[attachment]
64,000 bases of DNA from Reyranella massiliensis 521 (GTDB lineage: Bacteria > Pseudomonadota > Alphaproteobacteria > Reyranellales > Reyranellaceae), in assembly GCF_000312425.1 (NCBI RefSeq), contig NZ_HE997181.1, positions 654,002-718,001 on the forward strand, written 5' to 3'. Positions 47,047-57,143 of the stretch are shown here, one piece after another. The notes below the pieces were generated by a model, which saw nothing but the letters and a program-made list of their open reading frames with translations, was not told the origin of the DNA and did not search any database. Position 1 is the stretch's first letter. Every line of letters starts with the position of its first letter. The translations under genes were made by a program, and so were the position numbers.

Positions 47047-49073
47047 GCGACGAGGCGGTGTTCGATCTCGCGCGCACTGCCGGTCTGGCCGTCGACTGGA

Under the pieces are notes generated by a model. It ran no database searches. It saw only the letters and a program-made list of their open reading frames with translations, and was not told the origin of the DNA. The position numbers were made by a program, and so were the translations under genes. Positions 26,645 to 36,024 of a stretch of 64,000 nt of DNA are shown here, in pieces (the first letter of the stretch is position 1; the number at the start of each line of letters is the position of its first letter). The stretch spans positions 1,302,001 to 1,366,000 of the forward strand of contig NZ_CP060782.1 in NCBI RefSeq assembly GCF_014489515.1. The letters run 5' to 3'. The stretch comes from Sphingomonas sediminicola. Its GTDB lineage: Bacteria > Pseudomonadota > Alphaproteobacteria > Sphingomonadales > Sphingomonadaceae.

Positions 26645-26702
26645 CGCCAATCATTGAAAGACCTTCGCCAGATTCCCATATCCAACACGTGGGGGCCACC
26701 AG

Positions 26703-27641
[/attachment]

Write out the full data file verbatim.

64,000 bases of DNA from Reyranella massiliensis 521 (GTDB lineage: Bacteria > Pseudomonadota > Alphaproteobacteria > Reyranellales > Reyranellaceae), in assembly GCF_000312425.1 (NCBI RefSeq), contig NZ_HE997181.1, positions 654,002-718,001 on the forward strand, written 5' to 3'. Positions 47,047-57,143 of the stretch are shown here, one piece after another. The notes below the pieces were generated by a model, which saw nothing but the letters and a program-made list of their open reading frames with translations, was not told the origin of the DNA and did not search any database. Position 1 is the stretch's first letter. Every line of letters starts with the position of its first letter. The translations under genes were made by a program, and so were the position numbers.

Positions 47047-49073
47047 GCGACGAGGCGGTGTTCGATCTCGCGCGCACTGCCGGTCTGGCCGTCGACTGGA

Under the pieces are notes generated by a model. It ran no database searches. It saw only the letters and a program-made list of their open reading frames with translations, and was not told the origin of the DNA. The position numbers were made by a program, and so were the translations under genes. Positions 26,645 to 36,024 of a stretch of 64,000 nt of DNA are shown here, in pieces (the first letter of the stretch is position 1; the number at the start of each line of letters is the position of its first letter). The stretch spans positions 1,302,001 to 1,366,000 of the forward strand of contig NZ_CP060782.1 in NCBI RefSeq assembly GCF_014489515.1. The letters run 5' to 3'. The stretch comes from Sphingomonas sediminicola. Its GTDB lineage: Bacteria > Pseudomonadota > Alphaproteobacteria > Sphingomonadales > Sphingomonadaceae.

Positions 26645-26702
26645 CGCCAATCATTGAAAGACCTTCGCCAGATTCCCATATCCAACACGTGGGGGCCACC
26701 AG

Positions 26703-27641